What a Community College Math Class Taught Me About Fear

This past summer I, along with thousands of other college students, gave up our summer vacations to take classes. I plan to cross the stage in December decked out in a cap and gown, so sitting in a classroom while others hit the beach was pretty much mandatory.

Unfortunately, I wouldn’t be taking exciting, thought-provoking classes in sociology or women’s studies. Instead, I was enrolled in Liberal Arts Math at my local community college since the drive is short and the tuition is cheaper. Now for those who don’t know me very well, math was the the bane of my existence. Sure I love to count how much money I have, but that’s as far as my relationship went with mathematics.

In elementary school, however, I found it to be quite a breeze.

Jimmy bought 9 pounds of candy and Susan bought 4 pounds of candy. If they decided to share their candy, how many pounds of candy would they have?

Thirteen! See? So easy.

It threw me off a bit when it came time for multiplication, but overall I did well. Things between math and I really became complicated once I reached middle school and they decided to throw letters into the mix. I mean, how many times have your parents found that they needed algebra? 

The struggle got real when the one and only time I had to go to summer school, was after failing a semester of algebra in high school. Let’s just say I was pissed, for lack of better term.

“If y’all had done your work the first time, you wouldn’t be here,” I remember the summer school teacher saying.

Her words angered me, especially because I felt that a lack of effort wasn’t the reason for falling short. After that summer, math became more than a subject I hated. It became a fear because I associated it with failure.

Fears are such a pesky thing. As a kid, you could liken me to Chuckie from The Rugrats since I was always afraid of something. I would even flip out and run away when the Gushers commercials came on and the children’s heads turned into fruit. I wanted no part in enjoying a fruit snack that turned my head into a pineapple. No sir.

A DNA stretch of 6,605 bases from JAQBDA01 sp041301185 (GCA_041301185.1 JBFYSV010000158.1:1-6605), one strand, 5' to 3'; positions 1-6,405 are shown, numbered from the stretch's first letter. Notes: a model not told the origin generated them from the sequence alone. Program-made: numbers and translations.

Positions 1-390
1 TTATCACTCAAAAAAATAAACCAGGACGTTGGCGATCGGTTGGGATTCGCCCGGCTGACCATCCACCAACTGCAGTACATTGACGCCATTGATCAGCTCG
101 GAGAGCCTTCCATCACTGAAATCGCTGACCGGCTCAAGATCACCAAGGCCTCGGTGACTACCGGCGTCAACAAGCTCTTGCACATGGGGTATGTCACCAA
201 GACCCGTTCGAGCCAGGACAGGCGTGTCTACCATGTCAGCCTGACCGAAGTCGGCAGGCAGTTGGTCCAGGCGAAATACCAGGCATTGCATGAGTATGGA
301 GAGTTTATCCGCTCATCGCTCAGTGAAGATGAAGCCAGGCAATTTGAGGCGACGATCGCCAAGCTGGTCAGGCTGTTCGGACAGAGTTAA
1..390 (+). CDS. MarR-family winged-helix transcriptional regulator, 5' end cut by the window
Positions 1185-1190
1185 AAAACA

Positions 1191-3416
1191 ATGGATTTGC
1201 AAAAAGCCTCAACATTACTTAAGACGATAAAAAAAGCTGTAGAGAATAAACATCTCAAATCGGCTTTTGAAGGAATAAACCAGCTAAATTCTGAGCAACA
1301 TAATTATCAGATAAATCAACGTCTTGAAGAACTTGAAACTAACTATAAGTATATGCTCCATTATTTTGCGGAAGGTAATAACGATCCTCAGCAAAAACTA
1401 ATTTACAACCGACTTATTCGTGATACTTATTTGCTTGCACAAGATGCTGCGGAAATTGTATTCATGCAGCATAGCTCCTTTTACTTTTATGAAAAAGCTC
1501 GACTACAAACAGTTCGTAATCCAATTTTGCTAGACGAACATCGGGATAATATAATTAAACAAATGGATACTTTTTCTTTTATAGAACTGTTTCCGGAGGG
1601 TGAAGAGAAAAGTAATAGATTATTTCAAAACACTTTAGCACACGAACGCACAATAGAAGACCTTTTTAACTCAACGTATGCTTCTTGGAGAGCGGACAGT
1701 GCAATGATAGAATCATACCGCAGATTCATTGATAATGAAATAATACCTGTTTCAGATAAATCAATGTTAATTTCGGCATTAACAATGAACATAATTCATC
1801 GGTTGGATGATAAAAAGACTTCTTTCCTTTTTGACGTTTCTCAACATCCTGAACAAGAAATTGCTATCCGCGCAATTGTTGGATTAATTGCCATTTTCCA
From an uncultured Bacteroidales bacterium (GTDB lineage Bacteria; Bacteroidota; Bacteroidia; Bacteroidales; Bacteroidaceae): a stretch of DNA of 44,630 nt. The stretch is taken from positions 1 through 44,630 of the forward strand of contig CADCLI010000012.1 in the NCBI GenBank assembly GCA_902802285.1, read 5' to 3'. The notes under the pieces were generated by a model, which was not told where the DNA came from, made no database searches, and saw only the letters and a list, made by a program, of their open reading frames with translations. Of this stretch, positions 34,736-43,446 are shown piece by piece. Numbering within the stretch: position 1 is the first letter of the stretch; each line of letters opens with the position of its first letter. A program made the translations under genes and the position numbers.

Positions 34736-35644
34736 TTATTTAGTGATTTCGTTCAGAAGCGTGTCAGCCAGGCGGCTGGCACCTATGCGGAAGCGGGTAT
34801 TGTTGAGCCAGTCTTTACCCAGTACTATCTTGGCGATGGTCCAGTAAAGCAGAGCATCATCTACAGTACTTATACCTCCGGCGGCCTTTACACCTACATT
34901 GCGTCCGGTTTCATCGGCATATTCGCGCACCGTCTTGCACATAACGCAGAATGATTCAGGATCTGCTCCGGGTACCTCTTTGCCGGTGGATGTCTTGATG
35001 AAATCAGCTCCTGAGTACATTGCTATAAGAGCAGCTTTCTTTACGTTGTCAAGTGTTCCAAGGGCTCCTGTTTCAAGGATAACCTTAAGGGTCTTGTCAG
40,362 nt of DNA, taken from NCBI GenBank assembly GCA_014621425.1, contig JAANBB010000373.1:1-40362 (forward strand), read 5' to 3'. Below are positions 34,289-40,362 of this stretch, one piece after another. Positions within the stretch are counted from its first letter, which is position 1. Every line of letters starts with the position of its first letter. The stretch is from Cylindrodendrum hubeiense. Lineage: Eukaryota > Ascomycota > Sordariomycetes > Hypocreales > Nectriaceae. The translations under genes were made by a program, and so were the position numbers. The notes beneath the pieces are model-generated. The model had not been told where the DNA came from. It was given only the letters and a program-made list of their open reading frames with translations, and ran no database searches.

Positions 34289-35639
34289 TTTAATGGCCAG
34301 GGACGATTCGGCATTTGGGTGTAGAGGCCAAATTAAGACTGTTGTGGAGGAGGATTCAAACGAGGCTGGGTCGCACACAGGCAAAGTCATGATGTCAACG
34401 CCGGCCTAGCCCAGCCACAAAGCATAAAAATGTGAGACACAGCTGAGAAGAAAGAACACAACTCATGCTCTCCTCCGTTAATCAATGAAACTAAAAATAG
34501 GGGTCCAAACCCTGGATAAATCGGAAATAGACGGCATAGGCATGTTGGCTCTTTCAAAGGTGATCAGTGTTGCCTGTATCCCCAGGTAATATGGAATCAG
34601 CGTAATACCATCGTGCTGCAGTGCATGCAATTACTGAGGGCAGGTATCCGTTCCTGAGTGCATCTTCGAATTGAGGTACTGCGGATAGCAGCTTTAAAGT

In some cases I’d overcome my fears, like conquering riding a bike without training wheels; and other times I just accepted certain fears and went on with life. One of those certain fears was math.

So on the first day of Liberal Arts Math, I showed up with an overpriced textbook and a grimace no catcaller would dare approach. My mind paced from how much I didn’t want to be there to a meeting I had with my academic advisor just a few weeks ago.

“I see you haven’t fulfilled your math requirement yet. You’re trying to graduate in December, right?” she said.

“Yeah, heh-heh… I’m working on it,” I replied. 

“Why did you put it off for so long?”

“I mean I just don’t like math. And I can’t pass the math placement exam no matter how many times I take it.”

My advisor made a face that either portrayed concern, or puzzlement, or both and finally said, “Well maybe you have a math disability.”

Disability. The thought still echoed in my head in that class. It was bad enough that I loathed math, but for it to possibly be something that I could never pass scared me. In the midst of my worry, in walks my professor who I’ll call Mrs L- a bubbly short haired brunette with glasses and a Hungarian accent. She greeted the class with so much energy. All I could say to myself was “It is way too early for this.”